Filmmaker, playwright and author Mark Leiren-Young's quirky book about his misadventures as a rookie reporter working in the B.C. interior has snagged the Stephen Leacock Medal for Humour.
Organizers of the annual humour-writing prize announced Leiren-Young the award's 2009 winner for his book, Never Shoot a Stampede Queen: A Rookie Reporter in the Cariboo at the Stephen Leacock Memorial Museum in Orillia, Ont., on Thursday.
Leiren-Young's debut book is a memoir of his time as a young reporter in Williams Lake, B.C.
"Not only does the author recount his encounters with the police, loggers, the fire department, fellow workers and, yes, beauty contest aspirants for the local rodeo, but he tells his story with both humour and compassion. As his readers will find out, it is a wonderfully amusing story," organizers said in a statement.
The Vancouver-based writer is the first Leacock winner to receive the increased cash prize of $15,000 (raised from $10,000 earlier this year). He will receive the actual Leacock medal and his cheque at a gala near Orillia on June 13.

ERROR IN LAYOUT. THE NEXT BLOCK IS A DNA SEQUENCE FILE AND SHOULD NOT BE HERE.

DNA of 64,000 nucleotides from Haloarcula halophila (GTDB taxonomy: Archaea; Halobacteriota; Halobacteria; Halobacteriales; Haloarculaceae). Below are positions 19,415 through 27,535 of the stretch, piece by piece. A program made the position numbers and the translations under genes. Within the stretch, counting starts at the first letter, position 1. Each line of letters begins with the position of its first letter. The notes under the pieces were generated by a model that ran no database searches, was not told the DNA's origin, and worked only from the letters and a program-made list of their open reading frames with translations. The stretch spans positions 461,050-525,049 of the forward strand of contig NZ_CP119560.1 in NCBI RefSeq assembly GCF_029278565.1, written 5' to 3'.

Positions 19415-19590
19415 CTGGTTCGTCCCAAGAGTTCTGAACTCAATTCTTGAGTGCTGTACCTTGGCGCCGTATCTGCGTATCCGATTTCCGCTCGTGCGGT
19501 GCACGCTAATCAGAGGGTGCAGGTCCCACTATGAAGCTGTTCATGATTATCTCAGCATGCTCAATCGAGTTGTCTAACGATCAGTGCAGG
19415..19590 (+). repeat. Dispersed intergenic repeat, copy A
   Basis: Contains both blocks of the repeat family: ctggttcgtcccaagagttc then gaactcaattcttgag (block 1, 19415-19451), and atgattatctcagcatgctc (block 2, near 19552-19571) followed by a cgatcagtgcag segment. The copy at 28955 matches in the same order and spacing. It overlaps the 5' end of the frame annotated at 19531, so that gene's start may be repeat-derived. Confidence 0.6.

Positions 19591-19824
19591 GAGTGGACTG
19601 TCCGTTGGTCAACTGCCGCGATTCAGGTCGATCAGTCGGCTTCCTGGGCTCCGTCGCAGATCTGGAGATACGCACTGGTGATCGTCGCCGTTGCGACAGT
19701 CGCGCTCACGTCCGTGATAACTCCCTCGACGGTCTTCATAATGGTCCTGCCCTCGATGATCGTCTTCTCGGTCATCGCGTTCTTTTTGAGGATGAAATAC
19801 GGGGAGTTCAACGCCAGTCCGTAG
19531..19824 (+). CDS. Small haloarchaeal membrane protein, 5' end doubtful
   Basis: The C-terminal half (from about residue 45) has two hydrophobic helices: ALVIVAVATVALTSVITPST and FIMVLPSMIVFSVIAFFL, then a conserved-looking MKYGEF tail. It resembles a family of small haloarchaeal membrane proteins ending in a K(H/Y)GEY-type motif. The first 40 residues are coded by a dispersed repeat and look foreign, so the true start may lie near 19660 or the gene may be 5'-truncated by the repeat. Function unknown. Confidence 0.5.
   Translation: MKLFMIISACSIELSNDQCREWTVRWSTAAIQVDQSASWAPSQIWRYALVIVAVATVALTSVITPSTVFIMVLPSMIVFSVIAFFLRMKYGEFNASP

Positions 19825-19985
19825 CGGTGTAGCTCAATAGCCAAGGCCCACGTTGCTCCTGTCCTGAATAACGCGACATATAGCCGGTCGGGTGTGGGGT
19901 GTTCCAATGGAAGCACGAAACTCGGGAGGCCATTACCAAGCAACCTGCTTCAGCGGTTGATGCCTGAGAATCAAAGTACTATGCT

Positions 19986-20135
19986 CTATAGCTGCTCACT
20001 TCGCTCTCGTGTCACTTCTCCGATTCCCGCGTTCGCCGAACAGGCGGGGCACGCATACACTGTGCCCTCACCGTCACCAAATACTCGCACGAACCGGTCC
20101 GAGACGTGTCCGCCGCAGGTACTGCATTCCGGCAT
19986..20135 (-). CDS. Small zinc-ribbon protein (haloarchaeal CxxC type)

Also for the first time, the other finalists — William Deverell (Kill All the Judges), Sheree Fitch (Kiss the Joy as it Flies), Jack MacLeod (Uproar) and Charles Wilkins (In the Land of the Long Fingernails) — will receive $1,500 each.
One of Canada's oldest literary honours, the Leacock Medal was established in memory of Sunshine Sketches of a Little Town author Stephen Leacock and to celebrate excellence in contemporary humour-writing. Past winners have included Mordecai Richler, Farley Mowat and Roch Carrier.